The lack of precedent for treating animals as persons for habeas corpus purposes does not, however, end the inquiry, as the writ has over time gained increasing use given its great flexibility and vague scope. While petitioner proffers various justifications for affording chimpanzees, such as Tommy, the liberty rights protected by such writ, the ascription of rights has historically been connected with the imposition of societal obligations and duties. Reciprocity between rights and responsibilities stems from principles of social contract, which inspired the ideals of freedom and democracy at the core of our system of government. Under this view, society extends rights in exchange for an express or implied agreement from its members to submit to social responsibilities. In other words, rights are connected to moral agency and the ability to accept societal responsibility in exchange for those rights. ... Needless to say, unlike human beings, chimpanzees cannot bear any legal duties, submit to societal responsibilities or be held legally accountable for their actions. In our view, it is this incapability to bear any legal responsibilities and societal duties that renders it inappropriate to confer upon chimpanzees the legal rights — such as the fundamental right to liberty protected by the writ of habeas corpus — that have been afforded to human beings.
The NhRP also appealed the lower court's decision in Kiko's case. Like Tommy's, Kiko's appeal was also granted and oral argument took place on December 2, 2014 before the New York Supreme Court Appellate Division, Fourth Department in Rochester, NY. At Kiko's hearing the two main issues were: how could it be determined that a chimpanzee actually wanted to be released, and could a transfer to another location be considered as a release from confinement, the purpose of the writ of habeas corpus. NhRP argued that the issue of whether or not Kiko actually desired to be released was regularly resolved in cases dealing with autonomous and self-determining human beings who at that time are incompetent or are too young to make those decisions. When asked which one of those grounds is most similar to the circumstances of this petition, NhRP replied that a chimpanzee is more akin to a child near the age of five rather than a mentally disabled adult.
On January 2, 2015, the appellate court issued its decision, denying the petition on the grounds that "habeas corpus does not lie where a petitioner seeks only to change the conditions of confinement rather than the confinement itself. We therefore conclude that habeas corpus does not lie herein." Commenting on the Court's decision in a blog post on the NhRP's website, Wise wrote:
Yesterday the Fourth Department ignored both the Second Department and the Third Department. It threw out Kiko's case not because the NhRP had no right to appeal and, significantly, not because Kiko could not be a "person." It was, the court wrote, because not even a human being can use a writ of habeas corpus to move from a place of stark imprisonment to another place of vastly more freedom. (The NhRP is demanding that Kiko be moved from his solitary caged confinement to the spacious sanctuary of Save the Chimps in Fort Pierce, Florida, where he will live his life on a semi-tropical island surrounded by dozens of other chimpanzees.) Every single one of the eight cases cited by the Fourth Department concerns a human prisoner convicted of a crime using a writ of habeas corpus for some other purpose other than seeking immediate release from prison. The Fourth Department's decision treats Kiko as if he were a human prisoner convicted of a crime and ignores numerous cases spread over 200 years involving humans who were NOT prisoners convicted of a crime successfully using a writ of habeas corpus to move from one place to another. The NhRP will therefore be asking the Fourth Department for leave to file an appeal to the Court of Appeals within the next week. If the Fourth Department says "no," we will ask the Court of Appeals itself for leave to appeal.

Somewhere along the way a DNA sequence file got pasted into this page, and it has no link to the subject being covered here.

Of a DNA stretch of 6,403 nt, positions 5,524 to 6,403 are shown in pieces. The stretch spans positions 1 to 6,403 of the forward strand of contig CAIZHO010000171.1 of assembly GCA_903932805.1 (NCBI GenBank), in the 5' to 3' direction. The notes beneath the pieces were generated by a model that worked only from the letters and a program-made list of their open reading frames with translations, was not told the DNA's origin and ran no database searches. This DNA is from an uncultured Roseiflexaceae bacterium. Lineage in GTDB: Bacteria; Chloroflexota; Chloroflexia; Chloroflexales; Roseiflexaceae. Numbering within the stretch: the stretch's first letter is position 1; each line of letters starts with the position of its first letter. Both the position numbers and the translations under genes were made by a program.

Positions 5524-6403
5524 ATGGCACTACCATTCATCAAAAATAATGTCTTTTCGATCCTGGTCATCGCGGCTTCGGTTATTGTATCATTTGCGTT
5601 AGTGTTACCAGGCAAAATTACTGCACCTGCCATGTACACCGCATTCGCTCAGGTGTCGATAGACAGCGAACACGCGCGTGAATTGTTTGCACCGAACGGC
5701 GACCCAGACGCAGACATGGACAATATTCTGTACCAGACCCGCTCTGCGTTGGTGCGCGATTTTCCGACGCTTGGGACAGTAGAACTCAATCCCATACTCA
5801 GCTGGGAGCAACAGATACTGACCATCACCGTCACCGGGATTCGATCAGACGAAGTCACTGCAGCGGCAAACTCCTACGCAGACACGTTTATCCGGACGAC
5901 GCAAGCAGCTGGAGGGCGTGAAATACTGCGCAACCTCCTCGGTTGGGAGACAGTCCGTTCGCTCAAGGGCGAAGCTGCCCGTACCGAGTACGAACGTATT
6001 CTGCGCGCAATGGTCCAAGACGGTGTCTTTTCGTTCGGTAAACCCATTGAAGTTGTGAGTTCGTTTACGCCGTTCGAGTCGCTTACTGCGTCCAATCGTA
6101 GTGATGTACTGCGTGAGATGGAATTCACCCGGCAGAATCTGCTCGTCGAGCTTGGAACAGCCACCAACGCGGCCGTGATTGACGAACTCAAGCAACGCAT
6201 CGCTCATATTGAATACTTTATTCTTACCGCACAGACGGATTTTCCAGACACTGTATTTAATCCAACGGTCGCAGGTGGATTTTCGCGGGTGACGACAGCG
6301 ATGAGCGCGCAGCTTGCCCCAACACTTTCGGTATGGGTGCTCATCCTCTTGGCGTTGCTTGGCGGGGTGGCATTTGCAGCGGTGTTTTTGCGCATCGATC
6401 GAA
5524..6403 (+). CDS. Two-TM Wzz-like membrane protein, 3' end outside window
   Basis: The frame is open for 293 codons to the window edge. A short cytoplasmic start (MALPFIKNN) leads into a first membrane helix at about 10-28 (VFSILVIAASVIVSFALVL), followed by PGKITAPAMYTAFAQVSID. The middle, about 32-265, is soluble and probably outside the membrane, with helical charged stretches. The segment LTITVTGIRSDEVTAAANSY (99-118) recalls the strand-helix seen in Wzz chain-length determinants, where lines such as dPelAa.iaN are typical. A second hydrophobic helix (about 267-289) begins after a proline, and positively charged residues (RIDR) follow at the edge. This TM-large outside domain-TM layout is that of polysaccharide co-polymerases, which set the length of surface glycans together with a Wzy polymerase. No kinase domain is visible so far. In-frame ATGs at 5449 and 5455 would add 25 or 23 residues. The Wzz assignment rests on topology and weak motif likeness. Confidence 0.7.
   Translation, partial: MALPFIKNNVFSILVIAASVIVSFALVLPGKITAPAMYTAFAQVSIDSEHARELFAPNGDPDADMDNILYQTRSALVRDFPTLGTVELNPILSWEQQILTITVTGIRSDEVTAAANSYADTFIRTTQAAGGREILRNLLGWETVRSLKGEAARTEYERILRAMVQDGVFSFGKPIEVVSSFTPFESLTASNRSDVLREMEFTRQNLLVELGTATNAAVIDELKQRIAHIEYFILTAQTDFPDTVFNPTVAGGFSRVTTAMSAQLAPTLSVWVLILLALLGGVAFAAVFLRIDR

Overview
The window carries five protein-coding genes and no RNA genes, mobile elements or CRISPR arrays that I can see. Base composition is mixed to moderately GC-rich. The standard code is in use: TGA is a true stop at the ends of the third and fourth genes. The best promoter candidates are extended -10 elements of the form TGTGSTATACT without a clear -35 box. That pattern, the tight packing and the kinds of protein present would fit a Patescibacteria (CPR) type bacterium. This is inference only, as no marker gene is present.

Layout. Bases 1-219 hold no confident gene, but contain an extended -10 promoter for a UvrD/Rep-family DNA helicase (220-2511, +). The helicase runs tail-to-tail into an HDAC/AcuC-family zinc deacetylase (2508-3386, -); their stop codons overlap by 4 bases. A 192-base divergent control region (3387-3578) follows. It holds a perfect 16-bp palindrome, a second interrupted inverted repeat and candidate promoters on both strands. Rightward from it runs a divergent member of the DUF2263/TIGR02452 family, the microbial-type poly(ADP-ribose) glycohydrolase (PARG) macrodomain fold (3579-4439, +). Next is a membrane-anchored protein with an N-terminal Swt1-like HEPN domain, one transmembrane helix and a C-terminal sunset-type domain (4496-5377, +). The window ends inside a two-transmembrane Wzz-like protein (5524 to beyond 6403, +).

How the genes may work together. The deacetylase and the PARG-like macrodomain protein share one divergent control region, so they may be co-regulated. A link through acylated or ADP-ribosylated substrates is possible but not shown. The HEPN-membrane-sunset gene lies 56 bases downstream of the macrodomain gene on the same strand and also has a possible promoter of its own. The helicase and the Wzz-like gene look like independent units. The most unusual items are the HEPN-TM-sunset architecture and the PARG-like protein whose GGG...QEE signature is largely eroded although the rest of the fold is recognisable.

On April 20, 2015, the NhRP filed a motion for permission to appeal in New York's highest court, the Court of Appeals.
Hercules and Leo reconsideredEdit
NhRP also filed an appeal to Hercules and Leo's lower court decision. On April 3, 2014 the appeal was denied by the Second Appellate Department in Brooklyn, this dismissal was based on a technicality and NhRP's briefs were not considered. On March 19, 2015, NhRP was allowed to refile the petition at the county court in Manhattan which is under the First Appellate Department. Justice Barbara Jaffe was assigned to the case.